What can we do to help the bees?

We are not all research scientists in bee immunology or ecologists fighting the effects of urbanization, and we do not have to be to help the bees. We can do so much by making simple changes in our own homes and communities. We can due away with mulch allowing dirt between our plants, limit fertilizer and pesticide use, and plant a wide variety of flowers. If you do a quick google search of “flowers bees pollinate in (your region)” you can find out, start planting, and start saving the bees! My search included plant varieties such as milkweed, goldenrod, sunflowers, and so much more. Furthermore, you can leave the bees be, The hive in your backyard? Do not get rid of it, instead coexist. Setup a fence to keep animals and children out if that is a concern, respect our tiny heroes! If you want to go the extra mile you can become an amateur bee keeper of sorts. Noah Wilson (2018) references in his Ted Talk the collaboration of community volunteers to help save the bees by host hives at their homes in their yards, on their rooftops, basically where ever they have space and it is making a difference! That being said while we cannot all be the bee immunologists and ecologists, we can “BEE” community leaders, practitioners of coexistences, environmentally concise, volunteers, well informed, and scientists in our own right.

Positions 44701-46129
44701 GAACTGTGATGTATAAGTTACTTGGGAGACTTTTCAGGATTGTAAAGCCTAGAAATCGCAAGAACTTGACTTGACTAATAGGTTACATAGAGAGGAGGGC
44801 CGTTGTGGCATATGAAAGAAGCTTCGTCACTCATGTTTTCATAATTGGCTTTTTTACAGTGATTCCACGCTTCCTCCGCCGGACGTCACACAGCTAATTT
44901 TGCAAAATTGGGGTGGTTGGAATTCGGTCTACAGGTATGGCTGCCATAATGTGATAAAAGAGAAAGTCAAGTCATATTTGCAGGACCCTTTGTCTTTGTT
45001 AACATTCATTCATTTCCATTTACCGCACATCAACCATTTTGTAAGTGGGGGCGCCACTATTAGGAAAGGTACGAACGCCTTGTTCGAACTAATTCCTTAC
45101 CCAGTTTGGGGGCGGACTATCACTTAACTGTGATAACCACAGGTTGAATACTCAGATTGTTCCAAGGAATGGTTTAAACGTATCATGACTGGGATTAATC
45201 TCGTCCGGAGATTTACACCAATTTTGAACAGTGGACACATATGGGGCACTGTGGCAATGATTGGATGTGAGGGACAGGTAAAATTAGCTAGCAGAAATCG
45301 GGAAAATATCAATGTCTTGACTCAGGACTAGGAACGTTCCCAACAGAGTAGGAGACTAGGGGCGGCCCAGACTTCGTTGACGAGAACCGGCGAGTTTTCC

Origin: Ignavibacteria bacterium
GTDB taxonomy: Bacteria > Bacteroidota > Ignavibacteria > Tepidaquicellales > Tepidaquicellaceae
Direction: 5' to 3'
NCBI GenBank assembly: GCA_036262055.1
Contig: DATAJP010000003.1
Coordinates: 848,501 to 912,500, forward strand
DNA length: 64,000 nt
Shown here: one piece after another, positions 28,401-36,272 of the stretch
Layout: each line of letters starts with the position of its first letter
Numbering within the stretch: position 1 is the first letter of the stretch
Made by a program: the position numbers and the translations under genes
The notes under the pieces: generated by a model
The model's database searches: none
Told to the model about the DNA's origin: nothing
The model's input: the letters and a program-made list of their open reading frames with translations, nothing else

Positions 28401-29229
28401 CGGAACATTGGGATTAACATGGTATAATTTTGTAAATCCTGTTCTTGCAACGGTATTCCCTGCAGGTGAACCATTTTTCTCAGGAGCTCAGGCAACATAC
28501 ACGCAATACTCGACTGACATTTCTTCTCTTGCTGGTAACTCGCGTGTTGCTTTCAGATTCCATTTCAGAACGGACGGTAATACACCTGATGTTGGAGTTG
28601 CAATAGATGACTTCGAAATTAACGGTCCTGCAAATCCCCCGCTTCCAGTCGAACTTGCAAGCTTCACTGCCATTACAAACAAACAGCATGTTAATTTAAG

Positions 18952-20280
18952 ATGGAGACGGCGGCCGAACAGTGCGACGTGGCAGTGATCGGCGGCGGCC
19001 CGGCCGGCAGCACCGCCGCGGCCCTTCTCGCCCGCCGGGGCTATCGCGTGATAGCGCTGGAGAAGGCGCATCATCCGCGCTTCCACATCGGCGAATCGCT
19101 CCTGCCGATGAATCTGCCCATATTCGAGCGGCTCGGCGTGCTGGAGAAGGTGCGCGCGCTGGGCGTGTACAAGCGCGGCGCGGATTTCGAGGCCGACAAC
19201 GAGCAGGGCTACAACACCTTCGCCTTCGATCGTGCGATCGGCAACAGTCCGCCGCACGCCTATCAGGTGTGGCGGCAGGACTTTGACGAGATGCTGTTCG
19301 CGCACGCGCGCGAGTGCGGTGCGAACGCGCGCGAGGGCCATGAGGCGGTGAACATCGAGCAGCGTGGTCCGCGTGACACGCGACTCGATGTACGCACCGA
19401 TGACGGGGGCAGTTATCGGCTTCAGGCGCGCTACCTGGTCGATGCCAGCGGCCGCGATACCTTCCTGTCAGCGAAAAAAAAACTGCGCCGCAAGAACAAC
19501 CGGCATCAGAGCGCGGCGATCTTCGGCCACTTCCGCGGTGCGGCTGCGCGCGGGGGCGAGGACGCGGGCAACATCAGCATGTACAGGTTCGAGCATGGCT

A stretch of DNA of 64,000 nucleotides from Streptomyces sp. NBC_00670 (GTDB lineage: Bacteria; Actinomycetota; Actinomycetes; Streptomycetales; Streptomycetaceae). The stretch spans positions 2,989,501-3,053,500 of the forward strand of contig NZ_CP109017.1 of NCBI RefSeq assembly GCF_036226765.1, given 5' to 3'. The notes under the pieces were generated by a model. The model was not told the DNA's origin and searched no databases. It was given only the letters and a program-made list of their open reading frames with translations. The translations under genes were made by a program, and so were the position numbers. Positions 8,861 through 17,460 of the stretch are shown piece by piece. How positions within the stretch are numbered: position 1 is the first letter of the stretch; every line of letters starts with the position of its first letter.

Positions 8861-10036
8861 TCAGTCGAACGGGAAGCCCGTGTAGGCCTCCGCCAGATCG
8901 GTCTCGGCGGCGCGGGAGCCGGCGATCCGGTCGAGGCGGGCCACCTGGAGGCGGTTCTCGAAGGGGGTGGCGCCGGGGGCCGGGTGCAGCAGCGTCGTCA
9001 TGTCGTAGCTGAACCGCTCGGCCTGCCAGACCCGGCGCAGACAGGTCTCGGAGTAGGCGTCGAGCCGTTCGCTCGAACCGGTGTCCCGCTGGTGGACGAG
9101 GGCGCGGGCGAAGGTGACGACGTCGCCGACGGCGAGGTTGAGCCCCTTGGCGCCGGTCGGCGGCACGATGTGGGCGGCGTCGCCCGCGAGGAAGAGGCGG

What else? What is next?